[Date Prev][Date Next][Thread Prev][Thread Next][Date Index][Thread Index]

[ih] NCP and TCP implementations

On 16 Mar 2020 at 12:31, Noel Chiappa via Internet-history wrote:

> Anyway, on to what I wanted to comment on:
>     > From: Geoff Goodfellow
>     > for some reason when the C/70's came along, TIP's were renamed to
> TAC's
> IIRC, the C/70's were timesharing machines (running Unix, IITC); the
> C/
> machines which were packet switches (IMPs), terminal concentators (TACs)
> etc
> were C/30's. I note from the host tables that the TIP's all seem to have
> been
> H316's, and all TAC's were C/30's.

You're correct.   The TIP was a 316 IMP with the terminal handling code in the 
upper 16K of memory.   The C/30 was an implementation of the 316 on the MBB 
[Microprogrammable Building Block] that BBN had developed.   I have no idea 
about why it was "/30".  The MBB was "microprogrammable" and so we built the 
C/70 -- it was called the "C machine" and the idea what that "C" was its assembly 
language.  I have no idea how that project got started but three of us were 
working on it: Al Nemeth was hacking the Unix kernel,  Carl Howe did the 
microcode and I did a crosscompiler from TENEX to the MBB.

I think it was tagged the "C/70" because it was intended to run Unix as well as an 
11/70 [in practice it worked out to be MUCH faster].  the MBB had 20 bit words 
and Al and Carl were designing a hand-tuned, irregular "instruction set".  Such 
things as a built-in indirect index: he figured out the optimal size of the offset 
field so that referencing part of a 'struct' through a pointer could be done in a 
single instruction not using a register.

There was *NO* regularity to the "instruction set" -- each instruction carved up 
the 20 available bits as seemed most efficient.  We added new/strange 
instructions as we saw fit [e.g.,: Al noticed that almost all subroutine calls in the 
kernel were either zero or one argument calls, and so we had two call 
instructions: the normal one [push push push <call>] and one that *always* 
pushed ONE arg and called in a single instruction.   I had the fun task of putting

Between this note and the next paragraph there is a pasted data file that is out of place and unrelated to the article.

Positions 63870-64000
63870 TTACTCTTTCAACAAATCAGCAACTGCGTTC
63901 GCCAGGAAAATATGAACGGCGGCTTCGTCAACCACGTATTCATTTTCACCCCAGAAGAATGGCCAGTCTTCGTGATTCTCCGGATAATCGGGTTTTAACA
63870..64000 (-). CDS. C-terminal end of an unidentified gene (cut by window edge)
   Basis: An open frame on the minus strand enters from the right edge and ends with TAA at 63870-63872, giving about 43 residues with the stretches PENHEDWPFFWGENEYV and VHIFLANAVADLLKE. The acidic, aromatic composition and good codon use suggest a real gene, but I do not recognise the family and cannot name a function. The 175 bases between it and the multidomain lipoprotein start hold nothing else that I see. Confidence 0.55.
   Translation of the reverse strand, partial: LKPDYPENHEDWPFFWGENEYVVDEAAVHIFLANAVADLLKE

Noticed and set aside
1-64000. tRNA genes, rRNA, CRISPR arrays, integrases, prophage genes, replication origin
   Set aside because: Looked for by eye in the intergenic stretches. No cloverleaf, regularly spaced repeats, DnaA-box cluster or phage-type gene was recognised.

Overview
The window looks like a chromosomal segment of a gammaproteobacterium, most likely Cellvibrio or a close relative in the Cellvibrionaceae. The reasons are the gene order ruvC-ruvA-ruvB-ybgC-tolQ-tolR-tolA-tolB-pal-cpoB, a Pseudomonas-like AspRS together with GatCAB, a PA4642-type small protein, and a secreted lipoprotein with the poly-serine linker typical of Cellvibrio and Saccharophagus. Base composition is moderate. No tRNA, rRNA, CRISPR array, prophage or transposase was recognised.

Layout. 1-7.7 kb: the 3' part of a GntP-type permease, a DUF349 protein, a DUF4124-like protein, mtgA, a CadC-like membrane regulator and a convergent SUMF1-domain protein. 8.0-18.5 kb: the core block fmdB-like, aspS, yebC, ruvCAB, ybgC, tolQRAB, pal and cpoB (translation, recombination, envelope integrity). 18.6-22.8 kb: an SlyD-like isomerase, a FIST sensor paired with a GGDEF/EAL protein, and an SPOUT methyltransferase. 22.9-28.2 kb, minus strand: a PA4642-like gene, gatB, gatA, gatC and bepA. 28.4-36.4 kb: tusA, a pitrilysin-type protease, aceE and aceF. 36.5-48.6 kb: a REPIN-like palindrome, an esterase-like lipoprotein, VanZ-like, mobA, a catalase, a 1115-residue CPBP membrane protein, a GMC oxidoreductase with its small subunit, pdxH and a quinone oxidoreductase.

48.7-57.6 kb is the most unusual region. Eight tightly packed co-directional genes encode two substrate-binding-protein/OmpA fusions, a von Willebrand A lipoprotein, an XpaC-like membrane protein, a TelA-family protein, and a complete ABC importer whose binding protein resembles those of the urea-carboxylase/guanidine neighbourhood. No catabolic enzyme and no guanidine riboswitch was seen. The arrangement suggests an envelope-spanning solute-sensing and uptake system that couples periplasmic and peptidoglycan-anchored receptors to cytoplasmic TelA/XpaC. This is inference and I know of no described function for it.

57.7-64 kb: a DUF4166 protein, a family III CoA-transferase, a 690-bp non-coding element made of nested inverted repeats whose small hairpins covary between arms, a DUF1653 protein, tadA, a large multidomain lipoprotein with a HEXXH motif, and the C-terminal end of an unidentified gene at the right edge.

together a C cross compiler running on a 36 bit machine for a 20-bit-word 
machine to handle all that irregularity.

We eventually got the kernel working [with the underlying "instruction set" 
constantly evolving as Al looked at the code the compiler was producing and 
figuring ways to tweak things to make it faster.  Carl and I mostly kept up.  The 
big day [for me, at least] was when I ported the C compiler I"d been working on 
to run natively on the MBB [which involved taking out the 36-bit-ness and 
replacing it with 20-bit-ness].  The Unix kernel compiled on the MBB  and was 
bit-for-bit the same as the image produced on TENEX and we cut the strings to 
TENEX and it was now running solo.   That was pretty much when i left the 
project:  I have no idea [at least no memory] what happened after that [some of 
you might have guessed that I was a bit of a vagabond jack-of-all-trades at BBN: I 
worked on one project or another, got it working and "released" and then I went 
onto the next thing].  I don't remember what *we* called it, but shortly after we 
got it all working it went over to BBNCC and was marketed as the "C/70"

I don't remember its ever running the IMP code.  Alex/Dave: was any of the 
development of the C70 written up?  I wasn't much on writing reports :o)


            Bernie Cosell
       bernie at fantasyfarm.com
-- Too many people; too few sheep --